I know - that seems like a long writer's block.
But it wasn't really writer's block so much as losing my voice.
I left a school district 3 years ago. And in my leaving my district I felt like I lost my voice and my clout and a bit of my identity. When you have been part of a school district for more than 1/2 your lifetime it impacts you a bit.
My point of reference was the same for all those years.
And I loved it! I knew what to expect, I knew the drill, I knew it. I had moved out of the classroom 5 years earlier, and that transition changed my point of reference - but not as much as leaving the district all together.
I didn't really understand that when I moved to a new job - out of a single district - to become a Technology Consultant working with multiple districts.
I am very happy with my decision to move.
I love my job!
I love the changes that it has brought about in me and in my connection to education and technology!
But, my fingers kept stopping as I sat down to write.
The questions came faster than my thoughts.
How can I write about education and teaching and technology when I don't work directly with students?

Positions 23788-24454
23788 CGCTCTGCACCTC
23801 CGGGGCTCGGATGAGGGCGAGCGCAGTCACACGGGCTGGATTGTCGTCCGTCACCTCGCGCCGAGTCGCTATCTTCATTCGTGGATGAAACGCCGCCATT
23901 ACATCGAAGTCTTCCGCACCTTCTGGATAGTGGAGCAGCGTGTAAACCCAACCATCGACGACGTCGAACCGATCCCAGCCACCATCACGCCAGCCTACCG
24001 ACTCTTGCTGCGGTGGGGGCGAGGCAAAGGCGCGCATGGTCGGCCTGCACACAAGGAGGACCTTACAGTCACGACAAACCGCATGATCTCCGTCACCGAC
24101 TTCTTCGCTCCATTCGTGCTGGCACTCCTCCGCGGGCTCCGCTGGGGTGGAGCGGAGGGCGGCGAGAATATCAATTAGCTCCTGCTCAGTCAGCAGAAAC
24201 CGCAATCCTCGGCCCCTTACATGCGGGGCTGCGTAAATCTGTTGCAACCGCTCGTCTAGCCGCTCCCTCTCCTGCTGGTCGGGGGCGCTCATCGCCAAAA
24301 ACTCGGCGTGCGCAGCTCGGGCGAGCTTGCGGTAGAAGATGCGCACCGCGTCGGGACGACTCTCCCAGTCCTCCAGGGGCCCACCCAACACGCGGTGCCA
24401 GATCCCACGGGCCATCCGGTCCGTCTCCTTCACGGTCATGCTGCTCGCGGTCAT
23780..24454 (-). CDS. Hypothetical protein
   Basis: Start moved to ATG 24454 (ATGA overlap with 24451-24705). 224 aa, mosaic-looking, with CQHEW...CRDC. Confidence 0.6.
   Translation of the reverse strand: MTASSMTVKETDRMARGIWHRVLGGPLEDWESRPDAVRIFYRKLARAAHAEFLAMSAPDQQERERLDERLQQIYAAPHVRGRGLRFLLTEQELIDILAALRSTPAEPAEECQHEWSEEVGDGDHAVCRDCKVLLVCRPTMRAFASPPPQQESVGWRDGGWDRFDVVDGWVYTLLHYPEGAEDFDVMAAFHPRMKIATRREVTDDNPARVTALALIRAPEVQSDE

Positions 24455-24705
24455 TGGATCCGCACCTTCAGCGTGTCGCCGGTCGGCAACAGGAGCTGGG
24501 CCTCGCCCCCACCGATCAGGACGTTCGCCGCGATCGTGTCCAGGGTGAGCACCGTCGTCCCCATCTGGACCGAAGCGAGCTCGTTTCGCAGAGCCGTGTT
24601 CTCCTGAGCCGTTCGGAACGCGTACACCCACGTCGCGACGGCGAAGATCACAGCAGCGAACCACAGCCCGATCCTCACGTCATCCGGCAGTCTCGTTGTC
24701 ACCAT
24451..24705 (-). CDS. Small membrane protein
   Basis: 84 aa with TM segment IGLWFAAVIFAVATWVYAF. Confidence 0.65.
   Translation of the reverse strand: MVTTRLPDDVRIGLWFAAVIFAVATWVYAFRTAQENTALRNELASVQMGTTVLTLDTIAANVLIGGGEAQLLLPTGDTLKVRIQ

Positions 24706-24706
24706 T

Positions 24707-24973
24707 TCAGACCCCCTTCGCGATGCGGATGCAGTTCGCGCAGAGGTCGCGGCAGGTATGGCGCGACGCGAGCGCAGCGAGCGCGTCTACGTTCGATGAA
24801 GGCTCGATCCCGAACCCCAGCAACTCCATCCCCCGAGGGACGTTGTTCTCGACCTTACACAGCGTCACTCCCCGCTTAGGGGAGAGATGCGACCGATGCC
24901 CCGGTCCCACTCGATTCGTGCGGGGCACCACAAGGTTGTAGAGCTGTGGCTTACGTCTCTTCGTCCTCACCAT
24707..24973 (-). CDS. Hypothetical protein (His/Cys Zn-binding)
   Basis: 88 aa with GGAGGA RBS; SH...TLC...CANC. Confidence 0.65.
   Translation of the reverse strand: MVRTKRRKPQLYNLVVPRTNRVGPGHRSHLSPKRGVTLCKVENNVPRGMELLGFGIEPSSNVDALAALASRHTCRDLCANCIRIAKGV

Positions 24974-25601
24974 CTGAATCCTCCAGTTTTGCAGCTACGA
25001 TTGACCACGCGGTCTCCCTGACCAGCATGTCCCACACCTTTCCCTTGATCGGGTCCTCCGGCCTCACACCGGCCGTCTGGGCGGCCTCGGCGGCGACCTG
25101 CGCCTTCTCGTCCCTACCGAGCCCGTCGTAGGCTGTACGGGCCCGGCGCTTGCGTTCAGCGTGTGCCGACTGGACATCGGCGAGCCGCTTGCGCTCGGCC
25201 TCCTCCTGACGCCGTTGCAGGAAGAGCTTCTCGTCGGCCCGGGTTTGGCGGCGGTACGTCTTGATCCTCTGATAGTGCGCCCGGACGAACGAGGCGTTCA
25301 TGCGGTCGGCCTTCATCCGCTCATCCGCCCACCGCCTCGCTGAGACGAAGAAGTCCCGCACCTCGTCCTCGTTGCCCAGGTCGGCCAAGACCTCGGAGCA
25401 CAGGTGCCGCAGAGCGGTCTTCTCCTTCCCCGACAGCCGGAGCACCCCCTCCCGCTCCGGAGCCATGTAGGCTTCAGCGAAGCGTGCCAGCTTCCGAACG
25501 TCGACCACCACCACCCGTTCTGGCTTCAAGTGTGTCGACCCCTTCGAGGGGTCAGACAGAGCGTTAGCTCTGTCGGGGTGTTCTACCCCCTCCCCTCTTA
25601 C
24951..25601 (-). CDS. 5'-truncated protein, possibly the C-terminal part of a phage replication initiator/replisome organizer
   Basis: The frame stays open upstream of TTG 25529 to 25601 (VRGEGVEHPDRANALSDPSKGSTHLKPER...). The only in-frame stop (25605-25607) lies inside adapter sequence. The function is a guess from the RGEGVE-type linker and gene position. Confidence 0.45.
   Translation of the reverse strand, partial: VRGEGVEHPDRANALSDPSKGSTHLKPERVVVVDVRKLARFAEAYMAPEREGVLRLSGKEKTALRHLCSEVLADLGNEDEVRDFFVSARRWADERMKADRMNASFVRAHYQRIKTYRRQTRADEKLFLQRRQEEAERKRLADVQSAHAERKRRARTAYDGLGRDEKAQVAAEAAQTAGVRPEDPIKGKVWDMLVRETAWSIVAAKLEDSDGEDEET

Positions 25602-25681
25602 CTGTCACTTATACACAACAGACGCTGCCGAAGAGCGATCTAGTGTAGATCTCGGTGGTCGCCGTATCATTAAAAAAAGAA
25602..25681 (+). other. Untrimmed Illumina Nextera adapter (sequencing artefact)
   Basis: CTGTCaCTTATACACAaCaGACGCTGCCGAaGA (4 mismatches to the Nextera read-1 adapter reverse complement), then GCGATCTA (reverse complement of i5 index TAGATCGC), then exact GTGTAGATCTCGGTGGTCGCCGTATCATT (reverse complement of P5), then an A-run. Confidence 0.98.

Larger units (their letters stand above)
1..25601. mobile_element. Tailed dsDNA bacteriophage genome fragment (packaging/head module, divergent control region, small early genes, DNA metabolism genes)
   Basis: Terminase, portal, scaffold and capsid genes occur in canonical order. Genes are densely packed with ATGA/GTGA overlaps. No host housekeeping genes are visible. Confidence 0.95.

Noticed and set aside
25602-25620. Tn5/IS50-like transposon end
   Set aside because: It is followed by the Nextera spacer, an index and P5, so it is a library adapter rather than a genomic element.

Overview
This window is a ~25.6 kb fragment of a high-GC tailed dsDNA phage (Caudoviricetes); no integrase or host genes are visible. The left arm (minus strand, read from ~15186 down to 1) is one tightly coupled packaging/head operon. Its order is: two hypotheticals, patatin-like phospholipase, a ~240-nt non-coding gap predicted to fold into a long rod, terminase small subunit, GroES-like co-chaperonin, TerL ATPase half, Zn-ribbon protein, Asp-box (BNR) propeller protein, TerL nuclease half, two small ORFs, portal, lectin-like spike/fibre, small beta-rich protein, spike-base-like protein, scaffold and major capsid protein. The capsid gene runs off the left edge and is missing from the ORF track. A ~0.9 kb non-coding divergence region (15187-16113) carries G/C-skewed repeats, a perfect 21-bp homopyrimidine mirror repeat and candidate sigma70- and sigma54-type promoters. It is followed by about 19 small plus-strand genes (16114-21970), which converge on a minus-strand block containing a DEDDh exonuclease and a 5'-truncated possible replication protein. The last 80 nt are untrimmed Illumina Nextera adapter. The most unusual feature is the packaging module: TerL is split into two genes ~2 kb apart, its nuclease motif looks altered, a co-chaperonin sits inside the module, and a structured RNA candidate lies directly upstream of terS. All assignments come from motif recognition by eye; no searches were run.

How can I really know what is best practices for students when I swoop into a school for PD and swoop out again?
How can I understand what it is like in a classroom when I no longer have those daily responsibilities?
And the questions froze my voice.
These questions made the words disappear and my thoughts dry up. For three years.
Then I read George Couros's Blog "Blogging is your job."
And the John Dewey quote hit me hard.
I have a voice and a point of view and a need to write.
My perspective is unique to me.
I have been in education a looooong time!
I clearly remember when that first Apple 5200 arrived in my 4th grade classroom door.
And I have been using it ever since.
That means I have something to say!
So - it's time to get back to reflecting on my corner of the ed tech world!